According to WebMD, a fetus excretes waste through the umbilical cord while it is in the womb. On rare occasions, a fetus may excrete waste while still inside the uterus, as stated by the National Institute of Health. If this happens, the baby runs the risk of meconium aspiration syndrome.
When a fetus is in the womb, it is surrounded by a placenta and the umbilical cord is responsible for removing waste, as described by WebMD. The mother's blood and the blood of the fetus flow thorough the placenta, both in separate blood vessels. Nutrients and oxygen move from the mother's blood to the fetus' blood to nourish the baby. The blood picks up waste products from the fetus and these are removed via the umbilical cord.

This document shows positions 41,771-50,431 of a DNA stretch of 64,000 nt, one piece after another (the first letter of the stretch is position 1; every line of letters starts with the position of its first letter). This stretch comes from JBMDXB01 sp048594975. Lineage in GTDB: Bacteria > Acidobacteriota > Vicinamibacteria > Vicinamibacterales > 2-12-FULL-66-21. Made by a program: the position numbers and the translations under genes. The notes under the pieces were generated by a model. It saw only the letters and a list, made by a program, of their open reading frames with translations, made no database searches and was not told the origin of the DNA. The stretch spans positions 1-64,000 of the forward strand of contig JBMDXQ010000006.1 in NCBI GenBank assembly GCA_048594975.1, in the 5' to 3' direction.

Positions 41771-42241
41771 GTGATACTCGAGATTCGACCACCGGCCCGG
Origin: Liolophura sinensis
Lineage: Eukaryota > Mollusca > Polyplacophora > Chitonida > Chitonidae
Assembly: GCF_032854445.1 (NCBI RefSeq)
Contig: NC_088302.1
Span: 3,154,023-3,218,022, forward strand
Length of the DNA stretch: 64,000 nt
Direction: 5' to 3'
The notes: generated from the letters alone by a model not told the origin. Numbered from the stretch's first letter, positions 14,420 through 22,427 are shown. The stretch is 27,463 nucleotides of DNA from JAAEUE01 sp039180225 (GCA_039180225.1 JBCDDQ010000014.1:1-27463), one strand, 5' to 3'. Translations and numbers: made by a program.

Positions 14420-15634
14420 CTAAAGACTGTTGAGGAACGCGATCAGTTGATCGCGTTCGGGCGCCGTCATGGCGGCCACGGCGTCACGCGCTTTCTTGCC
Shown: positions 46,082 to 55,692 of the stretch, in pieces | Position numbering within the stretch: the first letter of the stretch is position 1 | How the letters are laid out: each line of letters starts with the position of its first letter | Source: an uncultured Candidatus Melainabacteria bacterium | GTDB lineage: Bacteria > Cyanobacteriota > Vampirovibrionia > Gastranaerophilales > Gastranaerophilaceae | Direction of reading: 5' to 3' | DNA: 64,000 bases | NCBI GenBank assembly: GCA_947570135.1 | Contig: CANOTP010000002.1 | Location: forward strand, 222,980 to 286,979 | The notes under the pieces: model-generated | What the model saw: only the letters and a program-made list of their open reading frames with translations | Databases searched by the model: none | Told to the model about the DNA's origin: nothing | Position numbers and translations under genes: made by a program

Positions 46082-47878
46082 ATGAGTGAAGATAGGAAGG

In most cases, the baby does not excrete waste directly into the womb. There may be cases, according to the National Institute of Health, in which this happens. It normally does not occur until near the time of delivery, and usually only when the baby is under stress which causes him or her to excrete while still in the womb. Some things that may cause this undue stress might be long labor, difficult delivery, high blood pressure in the mother or decreased oxygen to the infant while in utero. If the baby excretes waste while still in the womb, he or she runs the risk of aspirating the waste. This can cause breathing problems, as the baby's airway may become blocked.